Author: Zack Holmes


Fritz Water Vest Offers Solution to Water Access in Developing Countries

The Fritz Water Vest helps free up hands

Creative ideas can sometimes grow out of the need to solve a problem. Necessity, after all, is the mother of invention. For Fritz Yambrach, professor and director of packaging at San Jose State University in California, decades of experience in the packaging industry and concern for access to water in impoverished or disaster areas led to an idea for a simple, yet life-changing solution: the Fritz Water Vest.

The vest is a pouch-like water-carrying device that fits over the head and rests on the shoulders, chest and back of the wearer, helping to reduce early health risks in children – both male and female – who carry large volumes of water over long distances. The simple design distributes weight evenly, which helps with overall posture, freeing up the hands and allowing the wearer to carry other necessary items.

“You see pictures of people in these desperate areas just schlepping water in dirty 5 gallon containers on their heads and reusing oil jugs, and it’s just this incredibly bush-leagued way to move materials around,” says Yambrach, who came up with the idea for the vest roughly 10 years ago. “I thought we in the packaging industry can improve on that.”

The vest design is what Yambrach likes to call “appropriate technology,” a term he heard from Virginia Tech’s Dr. Joe Marcy, the head of the university’s department of food science and technology.

“You don’t want to give these people cutting edge because they don’t need that,” Yambrach says. “What they need is something that’s appropriate for them that they can take and they can modify.”

Packaging Partners

For the vest to make a big impact, Yambrach needed to assemble a leadership team of packaging professionals.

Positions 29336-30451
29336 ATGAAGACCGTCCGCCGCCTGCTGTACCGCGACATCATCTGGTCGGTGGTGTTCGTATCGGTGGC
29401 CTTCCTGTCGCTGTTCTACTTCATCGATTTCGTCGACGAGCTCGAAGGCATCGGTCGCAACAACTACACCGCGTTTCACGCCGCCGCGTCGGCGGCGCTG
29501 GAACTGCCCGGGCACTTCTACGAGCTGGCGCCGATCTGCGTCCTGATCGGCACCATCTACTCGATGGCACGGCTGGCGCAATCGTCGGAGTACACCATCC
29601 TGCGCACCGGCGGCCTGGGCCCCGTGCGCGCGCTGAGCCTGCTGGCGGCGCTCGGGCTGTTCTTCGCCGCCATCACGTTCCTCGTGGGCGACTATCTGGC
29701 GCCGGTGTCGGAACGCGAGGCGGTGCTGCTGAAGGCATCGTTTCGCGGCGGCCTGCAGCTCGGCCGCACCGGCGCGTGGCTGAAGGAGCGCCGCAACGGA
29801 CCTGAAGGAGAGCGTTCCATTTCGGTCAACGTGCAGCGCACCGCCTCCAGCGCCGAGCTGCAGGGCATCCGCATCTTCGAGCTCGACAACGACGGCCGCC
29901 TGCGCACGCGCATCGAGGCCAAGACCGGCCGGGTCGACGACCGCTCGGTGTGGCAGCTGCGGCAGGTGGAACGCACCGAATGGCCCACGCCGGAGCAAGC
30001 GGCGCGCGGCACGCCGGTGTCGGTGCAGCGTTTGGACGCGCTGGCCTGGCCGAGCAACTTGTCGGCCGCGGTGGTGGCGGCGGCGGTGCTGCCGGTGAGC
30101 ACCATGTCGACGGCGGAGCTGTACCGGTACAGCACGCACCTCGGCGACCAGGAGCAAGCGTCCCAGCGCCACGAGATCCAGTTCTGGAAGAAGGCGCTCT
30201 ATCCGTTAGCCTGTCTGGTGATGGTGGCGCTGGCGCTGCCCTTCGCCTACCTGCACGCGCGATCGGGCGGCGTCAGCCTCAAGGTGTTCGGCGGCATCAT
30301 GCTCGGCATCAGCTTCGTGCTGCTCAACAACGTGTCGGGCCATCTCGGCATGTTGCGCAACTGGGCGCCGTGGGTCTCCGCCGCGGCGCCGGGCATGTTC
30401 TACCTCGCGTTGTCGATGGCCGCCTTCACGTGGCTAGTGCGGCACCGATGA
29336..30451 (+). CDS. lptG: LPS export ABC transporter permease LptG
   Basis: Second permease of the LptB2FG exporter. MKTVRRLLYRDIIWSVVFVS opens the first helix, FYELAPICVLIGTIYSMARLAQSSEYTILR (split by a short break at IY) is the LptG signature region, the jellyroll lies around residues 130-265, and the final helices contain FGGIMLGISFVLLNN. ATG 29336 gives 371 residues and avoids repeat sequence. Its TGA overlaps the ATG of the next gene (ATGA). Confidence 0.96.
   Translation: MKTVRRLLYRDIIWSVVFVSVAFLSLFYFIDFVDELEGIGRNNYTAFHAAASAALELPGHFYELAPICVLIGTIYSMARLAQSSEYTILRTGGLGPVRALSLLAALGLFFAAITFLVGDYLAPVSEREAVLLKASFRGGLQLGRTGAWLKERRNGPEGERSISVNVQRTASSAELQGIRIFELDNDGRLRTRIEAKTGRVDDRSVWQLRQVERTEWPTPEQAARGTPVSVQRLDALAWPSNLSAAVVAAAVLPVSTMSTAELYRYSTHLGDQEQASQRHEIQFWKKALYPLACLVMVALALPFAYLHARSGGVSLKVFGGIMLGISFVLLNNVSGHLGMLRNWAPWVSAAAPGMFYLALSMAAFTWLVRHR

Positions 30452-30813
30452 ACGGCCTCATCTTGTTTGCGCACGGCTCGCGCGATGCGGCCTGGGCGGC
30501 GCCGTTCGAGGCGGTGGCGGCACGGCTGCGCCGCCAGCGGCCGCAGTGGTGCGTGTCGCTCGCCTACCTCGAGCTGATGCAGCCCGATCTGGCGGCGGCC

In 2007, Yambrach started working on the vest design with Russell Smith from Heritage Packaging, a Victor, New York-based specialty converter of flexible and rigid packaging that is currently manufacturing the vest.

“Our ballpark cost is around $5 for a vest and that’s influx depending on material cost and things like that,” Yambrach says.

Along with Heritage Packaging, Yambrach tapped Sal Pellingra, a colleague and friend of his and vice president of innovation and technology at ProAmpac.

“It was a great project for me because when the hurricanes hit Haiti, I went down there three years in a row and saw how some of the locals there had to carry water around,” says Pellingra.

ProAmpac contributed the reusable material for the vest as well as some ideas regarding its design. The material, which Yambrach describes as “an incredibly robust, multi-layer nylon structure,” enables the vest to hold anything that flows – grains, legumes, etc. – thanks in part to the anti-microbial additive on the inside of the vest that inhibits odors and mildew.

The material also allows the vest to be reused and folded without tearing. And to further test its tear resistance and robustness, Yambrach says he’s even frozen them and thrown them around his lab.

“The idea is that they are going to be …